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3.

Consideration of Supply-Side Behaviors

Little is known about how insurers or providers might respond to a large change in the price

for coverage or services, such as might occur if a sizeable refundable tax credit for health

insurance were enacted. In such an event, it is reasonable to expect that insurers might change

the nature of insurance products in an attempt to offer “zero premium” plans (net of the

refundable credit) and that providers might alter the cost of seeking care (to attract newly insured

patients or avoid bad debt that may be associated with underinsured patients). Either response

would alter demand.

While including such supply-side behaviors in a structural model can raise methodological

challenges, understanding supply-side behaviors is essential to anticipating the long-term effects

of policy change. At minimum, researchers should consider possible scenarios of supply-side

changes and conduct sensitivity analyses of demand changes in response to these scenarios.

However, at present, there is virtually no basis for selecting among or quantifying possible

scenarios. Even a modest program of research on supply-side responses could be very helpful in

guiding how researchers might consider supply-side effects when modeling policy change.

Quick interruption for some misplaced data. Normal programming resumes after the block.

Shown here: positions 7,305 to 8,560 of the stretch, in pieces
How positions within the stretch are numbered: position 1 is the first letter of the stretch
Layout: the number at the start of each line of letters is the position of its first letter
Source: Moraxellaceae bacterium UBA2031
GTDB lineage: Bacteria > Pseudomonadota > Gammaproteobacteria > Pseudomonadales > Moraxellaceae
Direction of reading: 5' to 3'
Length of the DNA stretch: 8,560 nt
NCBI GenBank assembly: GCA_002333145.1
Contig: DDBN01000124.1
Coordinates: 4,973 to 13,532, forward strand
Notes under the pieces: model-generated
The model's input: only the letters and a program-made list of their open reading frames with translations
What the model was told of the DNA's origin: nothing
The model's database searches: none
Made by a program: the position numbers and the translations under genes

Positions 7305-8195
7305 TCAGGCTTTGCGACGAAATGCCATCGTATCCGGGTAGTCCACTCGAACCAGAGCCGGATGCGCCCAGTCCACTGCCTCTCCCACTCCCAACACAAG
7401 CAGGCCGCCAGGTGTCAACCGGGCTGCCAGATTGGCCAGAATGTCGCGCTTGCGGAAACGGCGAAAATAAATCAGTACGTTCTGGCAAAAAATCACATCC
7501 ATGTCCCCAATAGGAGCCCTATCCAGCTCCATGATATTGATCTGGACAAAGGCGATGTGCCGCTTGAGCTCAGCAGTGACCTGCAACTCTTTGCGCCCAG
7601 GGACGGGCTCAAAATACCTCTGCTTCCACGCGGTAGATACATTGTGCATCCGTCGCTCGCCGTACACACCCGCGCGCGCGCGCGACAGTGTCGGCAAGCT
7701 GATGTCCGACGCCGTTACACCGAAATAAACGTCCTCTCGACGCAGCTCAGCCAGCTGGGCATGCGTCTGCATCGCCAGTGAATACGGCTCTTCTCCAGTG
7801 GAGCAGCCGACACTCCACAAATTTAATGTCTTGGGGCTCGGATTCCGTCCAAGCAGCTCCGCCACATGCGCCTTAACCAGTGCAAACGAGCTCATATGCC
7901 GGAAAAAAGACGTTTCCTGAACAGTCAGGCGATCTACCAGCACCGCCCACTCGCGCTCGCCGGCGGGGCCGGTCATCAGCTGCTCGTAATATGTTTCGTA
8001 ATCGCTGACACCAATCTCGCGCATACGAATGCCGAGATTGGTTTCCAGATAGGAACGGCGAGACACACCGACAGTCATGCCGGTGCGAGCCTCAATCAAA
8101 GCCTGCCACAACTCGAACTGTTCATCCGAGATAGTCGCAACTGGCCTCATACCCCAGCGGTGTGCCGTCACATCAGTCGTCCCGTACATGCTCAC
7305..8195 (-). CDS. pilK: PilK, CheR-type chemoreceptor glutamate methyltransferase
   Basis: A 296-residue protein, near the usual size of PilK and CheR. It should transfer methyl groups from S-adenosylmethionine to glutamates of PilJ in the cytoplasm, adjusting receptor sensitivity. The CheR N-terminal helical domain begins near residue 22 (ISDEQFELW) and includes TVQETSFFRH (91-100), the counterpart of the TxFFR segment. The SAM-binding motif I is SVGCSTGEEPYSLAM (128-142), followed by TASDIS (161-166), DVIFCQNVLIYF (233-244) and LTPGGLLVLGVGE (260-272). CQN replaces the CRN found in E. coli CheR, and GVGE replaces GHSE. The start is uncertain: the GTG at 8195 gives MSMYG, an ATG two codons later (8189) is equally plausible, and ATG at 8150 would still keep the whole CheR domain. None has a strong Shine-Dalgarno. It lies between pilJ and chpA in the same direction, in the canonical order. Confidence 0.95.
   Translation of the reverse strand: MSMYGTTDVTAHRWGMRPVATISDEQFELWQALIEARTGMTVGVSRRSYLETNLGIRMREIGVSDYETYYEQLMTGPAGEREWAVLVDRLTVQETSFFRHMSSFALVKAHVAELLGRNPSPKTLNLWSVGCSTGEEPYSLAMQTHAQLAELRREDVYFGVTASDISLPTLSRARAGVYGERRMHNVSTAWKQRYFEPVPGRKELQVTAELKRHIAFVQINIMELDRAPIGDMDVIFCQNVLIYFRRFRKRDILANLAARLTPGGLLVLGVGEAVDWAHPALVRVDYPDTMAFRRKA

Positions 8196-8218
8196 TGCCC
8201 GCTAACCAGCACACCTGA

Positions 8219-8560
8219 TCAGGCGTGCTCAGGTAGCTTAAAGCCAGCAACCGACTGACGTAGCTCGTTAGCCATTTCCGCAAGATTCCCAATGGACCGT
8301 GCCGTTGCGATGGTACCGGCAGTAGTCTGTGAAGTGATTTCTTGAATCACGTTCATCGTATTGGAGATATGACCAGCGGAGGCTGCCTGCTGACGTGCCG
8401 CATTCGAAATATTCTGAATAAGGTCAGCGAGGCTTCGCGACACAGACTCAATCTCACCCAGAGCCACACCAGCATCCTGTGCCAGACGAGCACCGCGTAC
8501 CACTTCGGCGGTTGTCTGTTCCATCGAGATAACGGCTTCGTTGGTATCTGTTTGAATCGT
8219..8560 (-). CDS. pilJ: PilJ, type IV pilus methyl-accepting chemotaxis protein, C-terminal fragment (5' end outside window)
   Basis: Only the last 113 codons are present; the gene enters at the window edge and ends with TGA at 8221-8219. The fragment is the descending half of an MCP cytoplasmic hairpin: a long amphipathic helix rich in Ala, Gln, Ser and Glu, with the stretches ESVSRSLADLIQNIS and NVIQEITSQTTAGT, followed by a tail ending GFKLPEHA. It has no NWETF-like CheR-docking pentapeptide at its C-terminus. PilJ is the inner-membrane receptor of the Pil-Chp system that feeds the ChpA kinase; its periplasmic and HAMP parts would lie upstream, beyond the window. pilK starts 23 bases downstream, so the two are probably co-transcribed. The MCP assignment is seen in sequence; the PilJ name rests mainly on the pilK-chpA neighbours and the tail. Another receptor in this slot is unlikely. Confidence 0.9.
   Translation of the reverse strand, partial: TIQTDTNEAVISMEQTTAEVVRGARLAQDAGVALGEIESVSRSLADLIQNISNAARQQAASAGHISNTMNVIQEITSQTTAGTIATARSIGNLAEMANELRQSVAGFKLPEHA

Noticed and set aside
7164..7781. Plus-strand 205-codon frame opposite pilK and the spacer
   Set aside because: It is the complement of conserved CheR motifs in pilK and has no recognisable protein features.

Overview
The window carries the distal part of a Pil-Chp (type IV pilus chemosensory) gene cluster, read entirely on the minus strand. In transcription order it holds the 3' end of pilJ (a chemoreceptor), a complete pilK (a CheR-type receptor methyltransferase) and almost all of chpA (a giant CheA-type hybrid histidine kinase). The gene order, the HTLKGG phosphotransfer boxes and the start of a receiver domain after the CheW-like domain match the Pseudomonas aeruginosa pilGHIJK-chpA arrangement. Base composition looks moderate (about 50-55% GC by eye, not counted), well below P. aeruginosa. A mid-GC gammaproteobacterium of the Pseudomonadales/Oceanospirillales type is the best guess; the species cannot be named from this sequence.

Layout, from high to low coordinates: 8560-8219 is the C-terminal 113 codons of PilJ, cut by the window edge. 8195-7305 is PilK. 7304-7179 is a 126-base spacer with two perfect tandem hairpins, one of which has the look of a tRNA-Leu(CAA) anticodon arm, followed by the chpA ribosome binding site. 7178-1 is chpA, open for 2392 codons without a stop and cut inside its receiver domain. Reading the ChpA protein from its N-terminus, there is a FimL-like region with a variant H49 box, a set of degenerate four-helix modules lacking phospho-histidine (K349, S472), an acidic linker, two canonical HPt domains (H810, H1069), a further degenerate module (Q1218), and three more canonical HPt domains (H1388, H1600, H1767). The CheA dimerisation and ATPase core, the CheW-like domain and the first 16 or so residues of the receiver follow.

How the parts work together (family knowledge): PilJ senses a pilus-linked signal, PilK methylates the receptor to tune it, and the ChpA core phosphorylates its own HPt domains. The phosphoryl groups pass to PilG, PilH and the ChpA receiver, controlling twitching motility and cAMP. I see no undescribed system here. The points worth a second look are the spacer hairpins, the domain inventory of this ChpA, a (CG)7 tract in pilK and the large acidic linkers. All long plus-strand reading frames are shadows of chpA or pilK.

B. SPECIFIC INSURANCE PRODUCTS, SERVICES, AND SUBPOPULATIONS

Both supply and demand in the health care market are heterogeneous: not only are products

tailored to address different needs, but the population varies widely with respect to attributes that

affect decision-making about health insurance coverage and service use. To be efficient, public

policy initiatives to expand coverage probably will be targeted narrowly to specific

subpopulations. Consequently, for public policy to be effective, it is necessary to anticipate how

target subpopulations will respond. Our assessment of the literature suggests there are a number

of products, services, and subpopulations that may be important targets for public policy but

have not been studied at all or studied adequately.

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